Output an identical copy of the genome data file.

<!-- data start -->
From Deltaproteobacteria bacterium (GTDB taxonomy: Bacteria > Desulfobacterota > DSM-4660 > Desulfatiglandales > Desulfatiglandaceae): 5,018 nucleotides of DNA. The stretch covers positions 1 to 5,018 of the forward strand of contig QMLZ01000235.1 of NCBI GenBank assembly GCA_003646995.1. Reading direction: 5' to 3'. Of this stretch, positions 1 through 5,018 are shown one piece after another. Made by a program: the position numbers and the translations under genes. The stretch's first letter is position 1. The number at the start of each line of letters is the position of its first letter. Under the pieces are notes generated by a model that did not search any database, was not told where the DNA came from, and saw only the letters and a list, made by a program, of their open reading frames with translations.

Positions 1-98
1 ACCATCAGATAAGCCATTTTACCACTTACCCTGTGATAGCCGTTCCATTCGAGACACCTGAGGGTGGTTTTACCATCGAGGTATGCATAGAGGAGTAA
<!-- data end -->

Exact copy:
From Deltaproteobacteria bacterium (GTDB taxonomy: Bacteria > Desulfobacterota > DSM-4660 > Desulfatiglandales > Desulfatiglandaceae): 5,018 nucleotides of DNA. The stretch covers positions 1 to 5,018 of the forward strand of contig QMLZ01000235.1 of NCBI GenBank assembly GCA_003646995.1. Reading direction: 5' to 3'. Of this stretch, positions 1 through 5,018 are shown one piece after another. Made by a program: the position numbers and the translations under genes. The stretch's first letter is position 1. The number at the start of each line of letters is the position of its first letter. Under the pieces are notes generated by a model that did not search any database, was not told where the DNA came from, and saw only the letters and a list, made by a program, of their open reading frames with translations.

Positions 1-98
1 ACCATCAGATAAGCCATTTTACCACTTACCCTGTGATAGCCGTTCCATTCGAGACACCTGAGGGTGGTTTTACCATCGAGGTATGCATAGAGGAGTAA